Ringside seats at the Miami Beach Gay Pride Parade. Larios on Ocean Drive so accommodating. Restaurant owned by Gloria & Emilio Estefan. (L) Eliot, Lois, Gail, Debbie (R) Richie, Marcia, Gary and Myra.
Photos by Eliot Hess
Mr. and Mrs. Dan Gelber. He’s the Mayor of Miami Beach.
The phone booth may be making a comeback. We all thought it was dead forever with the advent of the cell phone, but we forgot about one thing, privacy.
A company called JabbrrX is counting on business people, as well as the general public, to value their privacy.
They created a 4-foot square luxurious phone booth with sound absorbing walls, good lighting and an upholstered bench. It also has technology secure Wi-Fi, bluetooth connectivity, and a camera and monitor for videoconferencing. They thought of everything.
The JabbrrX phone booth is great for wide open workspaces and crowded public places. JFK International Airport has already installed two JabbrrX units in Terminal 4. More are on the way.
JabbrrX users pay $10 for 15 minutes to $60 for two hours. The company has sold phone booths to Fortune 500 companies. Audible has installed units in their offices, with hundreds more throughout the U.S. and a few in London, Berlin and Dublin.
The company was founded by Brian Hackathorn and Jeremy Jennings.
We have been living in our Miami condo for 17 years. It’s time for a refresh. While we are going to go slow on our upgrade journey, there are a few things I was thinking about to add that ever sensational “wow” factor.
One accessory is the Spin, a spinning flame in a glass tube. It’s a gadget that can add a very special mood factor indoors and out. Powered with bioethanol, SPIN creates a controlled (safe) tornado of dancing flames within its glass tube.
I first saw Spin on Kickstarter. The company says SPIN uses a thermal lift technology to accelerate air within its tube. “This chimney effect, created by SPIN’s unique shape, boosts flame flow and power up to 500% without any extra energy … it’s simply amazing to see!
SPIN is available in three different configurations and adds a perfect touch of ambiance indoors or outdoors.” Spin starts a $99 and works its way up to $1000 for more complicated designs.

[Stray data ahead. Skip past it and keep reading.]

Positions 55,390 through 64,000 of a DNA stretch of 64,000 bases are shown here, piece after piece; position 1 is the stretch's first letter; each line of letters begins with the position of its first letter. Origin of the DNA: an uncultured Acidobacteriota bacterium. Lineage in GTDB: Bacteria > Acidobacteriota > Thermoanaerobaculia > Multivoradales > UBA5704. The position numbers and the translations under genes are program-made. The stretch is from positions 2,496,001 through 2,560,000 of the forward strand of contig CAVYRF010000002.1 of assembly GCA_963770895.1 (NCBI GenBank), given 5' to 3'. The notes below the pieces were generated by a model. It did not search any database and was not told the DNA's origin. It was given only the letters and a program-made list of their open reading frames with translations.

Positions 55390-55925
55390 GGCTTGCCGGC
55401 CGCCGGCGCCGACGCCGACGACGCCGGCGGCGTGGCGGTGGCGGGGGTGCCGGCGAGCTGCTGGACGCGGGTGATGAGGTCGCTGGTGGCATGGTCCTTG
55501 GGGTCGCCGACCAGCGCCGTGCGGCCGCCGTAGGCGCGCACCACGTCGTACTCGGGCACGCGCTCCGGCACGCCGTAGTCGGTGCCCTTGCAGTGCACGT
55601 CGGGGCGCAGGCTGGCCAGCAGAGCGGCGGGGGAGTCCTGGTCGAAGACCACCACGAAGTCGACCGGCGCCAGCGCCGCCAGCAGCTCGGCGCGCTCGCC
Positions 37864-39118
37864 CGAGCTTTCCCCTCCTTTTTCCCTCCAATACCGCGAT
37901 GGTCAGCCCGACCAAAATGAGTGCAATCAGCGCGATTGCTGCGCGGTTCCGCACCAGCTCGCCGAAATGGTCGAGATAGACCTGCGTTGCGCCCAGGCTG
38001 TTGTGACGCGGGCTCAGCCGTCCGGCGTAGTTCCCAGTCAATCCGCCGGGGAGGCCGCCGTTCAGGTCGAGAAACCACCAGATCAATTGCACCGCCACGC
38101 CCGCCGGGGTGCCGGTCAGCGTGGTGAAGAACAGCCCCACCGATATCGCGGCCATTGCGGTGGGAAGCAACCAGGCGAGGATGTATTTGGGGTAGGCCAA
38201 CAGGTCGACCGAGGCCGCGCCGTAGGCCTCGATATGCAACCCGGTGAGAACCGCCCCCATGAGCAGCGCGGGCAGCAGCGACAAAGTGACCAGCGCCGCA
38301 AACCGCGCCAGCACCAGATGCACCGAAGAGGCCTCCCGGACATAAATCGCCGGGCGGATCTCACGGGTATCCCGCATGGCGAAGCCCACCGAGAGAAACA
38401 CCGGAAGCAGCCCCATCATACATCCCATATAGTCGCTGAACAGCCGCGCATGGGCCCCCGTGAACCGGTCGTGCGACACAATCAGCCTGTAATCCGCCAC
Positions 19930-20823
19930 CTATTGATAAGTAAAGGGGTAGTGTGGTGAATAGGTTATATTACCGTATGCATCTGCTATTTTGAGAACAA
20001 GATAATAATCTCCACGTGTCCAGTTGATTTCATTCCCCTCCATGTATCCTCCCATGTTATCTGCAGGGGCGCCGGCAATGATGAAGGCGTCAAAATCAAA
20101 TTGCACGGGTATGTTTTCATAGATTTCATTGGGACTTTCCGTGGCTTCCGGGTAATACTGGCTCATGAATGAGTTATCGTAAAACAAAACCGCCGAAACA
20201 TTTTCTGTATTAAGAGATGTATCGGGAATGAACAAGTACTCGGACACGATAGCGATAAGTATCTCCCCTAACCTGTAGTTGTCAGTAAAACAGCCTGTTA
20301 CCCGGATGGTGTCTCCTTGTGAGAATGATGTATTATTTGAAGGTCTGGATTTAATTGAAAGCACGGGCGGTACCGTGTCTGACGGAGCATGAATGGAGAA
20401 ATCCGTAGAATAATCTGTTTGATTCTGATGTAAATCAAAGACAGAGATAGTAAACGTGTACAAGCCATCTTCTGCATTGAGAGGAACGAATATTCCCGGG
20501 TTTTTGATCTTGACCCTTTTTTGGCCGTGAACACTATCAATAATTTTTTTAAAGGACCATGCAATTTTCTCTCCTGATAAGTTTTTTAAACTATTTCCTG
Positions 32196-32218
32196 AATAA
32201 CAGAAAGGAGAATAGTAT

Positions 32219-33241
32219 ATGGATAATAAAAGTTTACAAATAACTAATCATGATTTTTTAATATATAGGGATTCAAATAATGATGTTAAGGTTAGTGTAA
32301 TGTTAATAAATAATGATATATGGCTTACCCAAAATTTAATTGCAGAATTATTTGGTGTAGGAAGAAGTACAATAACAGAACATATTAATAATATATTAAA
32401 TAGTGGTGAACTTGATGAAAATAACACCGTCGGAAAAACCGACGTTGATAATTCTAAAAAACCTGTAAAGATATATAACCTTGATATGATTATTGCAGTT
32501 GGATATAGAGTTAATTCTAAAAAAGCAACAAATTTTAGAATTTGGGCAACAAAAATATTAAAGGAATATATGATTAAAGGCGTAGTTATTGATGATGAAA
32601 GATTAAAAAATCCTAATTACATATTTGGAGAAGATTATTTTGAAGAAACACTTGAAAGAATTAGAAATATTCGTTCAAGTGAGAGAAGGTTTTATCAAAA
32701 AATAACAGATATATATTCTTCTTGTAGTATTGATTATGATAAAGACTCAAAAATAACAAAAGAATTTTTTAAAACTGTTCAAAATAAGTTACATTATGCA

I’ll let you know when the product goes on sale. Please watch the video to see what the Spin can do for you.
See the Kickstarter campaign at http://kck.st/2EiZB5V
The following was written by Jefferson Graham of USA Today. He is a media machine creating daily stories for USA Today, as well as podcasts, newsletters, and videos. When I read about Trader Joe’s podcast in Jefferson’s recent newsletter, I knew I wanted to share it with you. Here it is.
Did you know there was a Trader Joe’s podcast?
(Everyone’s getting in on the act!)
I didn’t know this until I pulled up Tuesday morning to pick lunch for Michelle and I, and there was that crazy sign in front of the Westchester TJ’s. Check it out.
Turns out TJ’s Inside Trader Joe’s pod is up to episode 12, with professionally produced tales of new flavor discoveries, recipes and a little TJ history. Fans of the store, and they are legion (who doesn’t like lower prices?) would no doubt find this pretty entertaining.
Especially since TJ’s rarely, if ever, speaks to the press. (Go ahead, do a search, and find me a Trader Joe’s article that isn’t about a store opening.) There’s way more info in these podcasts than you’d ever find in print.
Checking out the podcast made me wonder—are there other brands out there doing something similar?
I couldn’t find a Kroger, Safeway, Ralph’s, Von’s or Piggy Wiggly podcast, ditto for McDonald’s, Burger King and Wendy’s, but I did discover a Walmart podcast, where two Walmarters interview associates from within the store. I also found a short General Mills podcast talking cereal and yogurt.
As many of you no doubt know, I’m 2,000 episodes plus in on my daily podcast, Talking Tech, which has been running for over four years. Welcome to the club TJ’s. See you at episode 1000!
My favorite podcast is Slow Burn, the episodic look back at Watergate and the Clinton scandals. In Inside Trader Joe’s, I admire the effort put in and the polished approach to what is basically an infomercial without sounding like one. It’s worth a listen.
What’s your favorite podcast? Hit reply and let me know your choices. My friend Alex is always looking for something new to listen to on his morning bike ride. Help me recommend him something he doesn’t know!
Thanks for the morning read everyone.